Asian shares advanced on Wednesday, tracking global equities higher on the back of solid U.S. earnings, but the euro was pressured by soft German data tipping a possible rate cut to support the fragile euro zone economy.
European equities will likely remain underpinned by this expectation of further monetary easing, and European stock markets are seen rising. Financial spreadbetters predict London's FTSE 100, Paris's CAC-40 and Frankfurt's DAX will open up to 0.3 percent higher.
U.S. stock futures were up 0.1 percent to hint at a steady Wall Street open.
Japanese stocks led the gains in Asian bourses, supported by bullish U.S. earnings and a pause in the yen's rise, with the Nikkei stock average hitting its highest since June 2008.
"I still think U.S., global money is still underweight Japan. They haven't corrected that just yet," a senior dealer at a foreign bank in Tokyo said, adding that he had two buy orders for every sell order.
The tone in global equities markets was generally positive despite several sluggish manufacturing surveys around the world, reflecting investor views that weak economic data justifies central banks maintaining monetary stimulus -- encouraging investment in shares.
MSCI's broadest index of Asia-Pacific shares outside Japan climbed 1.1 percent, led by a 1.5 percent gain in Australian shares as benign inflation data strengthened the case for more local interest rate cuts.
Australia's first-quarter core consumer price index (CPI) rose 0.3 percent on-quarter, below a 0.5 percent rise forecast in a Reuters poll, narrowing the odds of interest rate cuts from the Reserve Bank of Australia (RBA).
"With such a reading coming out there's definitely talk of room for further rate cuts. Whether or not the RBA will pull the trigger, it certainly seems that inflation is well under control," said Stan Shamu, market strategist at IG Markets.
After the bell on Wall Street, Apple shares rose, with the company reporting better-than-expected second-quarter revenue of $43.6 billion.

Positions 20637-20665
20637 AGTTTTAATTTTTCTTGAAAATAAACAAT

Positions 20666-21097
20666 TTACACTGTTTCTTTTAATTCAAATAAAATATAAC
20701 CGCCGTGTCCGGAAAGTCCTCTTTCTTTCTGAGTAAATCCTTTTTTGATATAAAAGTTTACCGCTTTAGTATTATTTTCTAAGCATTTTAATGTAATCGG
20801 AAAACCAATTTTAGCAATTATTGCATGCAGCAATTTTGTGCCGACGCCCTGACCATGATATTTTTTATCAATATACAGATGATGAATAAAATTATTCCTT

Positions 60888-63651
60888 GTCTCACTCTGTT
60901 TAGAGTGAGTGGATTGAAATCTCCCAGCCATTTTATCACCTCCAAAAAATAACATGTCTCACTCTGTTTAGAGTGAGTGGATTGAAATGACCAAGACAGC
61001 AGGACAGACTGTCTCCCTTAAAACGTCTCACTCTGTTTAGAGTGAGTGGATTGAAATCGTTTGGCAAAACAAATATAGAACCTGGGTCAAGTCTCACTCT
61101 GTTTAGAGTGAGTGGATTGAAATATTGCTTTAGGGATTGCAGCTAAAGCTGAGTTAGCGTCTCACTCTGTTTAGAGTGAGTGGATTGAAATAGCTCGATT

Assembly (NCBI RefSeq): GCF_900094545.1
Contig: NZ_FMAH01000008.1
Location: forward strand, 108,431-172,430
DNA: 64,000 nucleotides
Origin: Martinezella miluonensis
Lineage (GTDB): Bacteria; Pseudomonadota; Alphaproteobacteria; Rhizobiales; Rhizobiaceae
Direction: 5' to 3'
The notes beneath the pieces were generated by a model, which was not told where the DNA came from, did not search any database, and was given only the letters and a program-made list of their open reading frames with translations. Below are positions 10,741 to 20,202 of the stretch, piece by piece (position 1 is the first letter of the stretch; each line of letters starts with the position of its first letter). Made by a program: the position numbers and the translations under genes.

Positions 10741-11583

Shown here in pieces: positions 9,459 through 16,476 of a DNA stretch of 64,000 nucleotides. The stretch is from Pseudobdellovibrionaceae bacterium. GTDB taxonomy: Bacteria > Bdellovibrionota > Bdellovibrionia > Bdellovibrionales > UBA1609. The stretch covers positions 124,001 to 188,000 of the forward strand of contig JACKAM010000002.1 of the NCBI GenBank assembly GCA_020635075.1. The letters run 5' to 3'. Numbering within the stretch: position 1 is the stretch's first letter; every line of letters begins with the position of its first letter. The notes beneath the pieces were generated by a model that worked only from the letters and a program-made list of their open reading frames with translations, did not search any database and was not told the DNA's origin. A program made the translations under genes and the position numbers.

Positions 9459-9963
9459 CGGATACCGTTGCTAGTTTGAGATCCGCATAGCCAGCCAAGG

According to Westpac bank, 72.8 percent of the 147 Standard & Poor's 500 companies reporting so far have beaten consensus earnings.
Asian bourses also turned their attention to local earnings.
Seoul shares were up 0.8 percent after rising to a one-week high on Wednesday after chipmaker SK Hynix reported quarterly operating profits that handily beat forecasts, but the upside was curbed ahead of more earnings being published.
GROWTH WORRY CAPS EURO
The euro was around $1.2995, managing to recover from Tuesday's two-week low of $1.2973 hit after a survey showed Germany, the euro zone's largest economy, saw business activity decline in April for the first time in five months. Traders saw it as strengthening the case for the European Central Bank to cut interest rates.
The upside for the euro was limited, given the potential for an ECB rate cut and lingering concerns about the growth outlook in the recession-hit euro-zone.
The dollar was down 0.1 percent at 99.35 yen, struggling to break above the key 100-yen mark due to weak U.S. economic reports, but traders say the upcoming Bank of Japan meeting on Friday may provide an opportunity to clear that symbolic level.
Commodities were also capped by concerns about slowing demand. Investors will be eyeing U.S. durable goods orders data and the German IFO index due later in the session for further clues on the state of the global economy.
Brent crude rose 0.3 percent to $100.64 a barrel, holding above $100 by fears that OPEC could cut oil supply if prices fall more, although data from major economies pointing to slower growth and fuel demand capped gains. U.S. crude rose 0.5 percent to $89.66.
London copper climbed 1.5 percent to $6,970 a tonne as brighter corporate earnings sparked a rush of short-covering, but prices held close to one-and-a-half year lows after a string of weak manufacturing data hurt the demand outlook.
"PMI data yesterday wasn't as good as people expected and so metals have taken some pressure from that," said Bonnie Liu, an analyst with Macquarie in Shanghai.
Earlier in the Asian session on Wednesday, New Zealand's central bank held its benchmark interest rate at a record low 2.5 percent for the 17th straight review, reaffirming it expects to be on hold for the rest of the year as the economy picks up and inflation remains tame.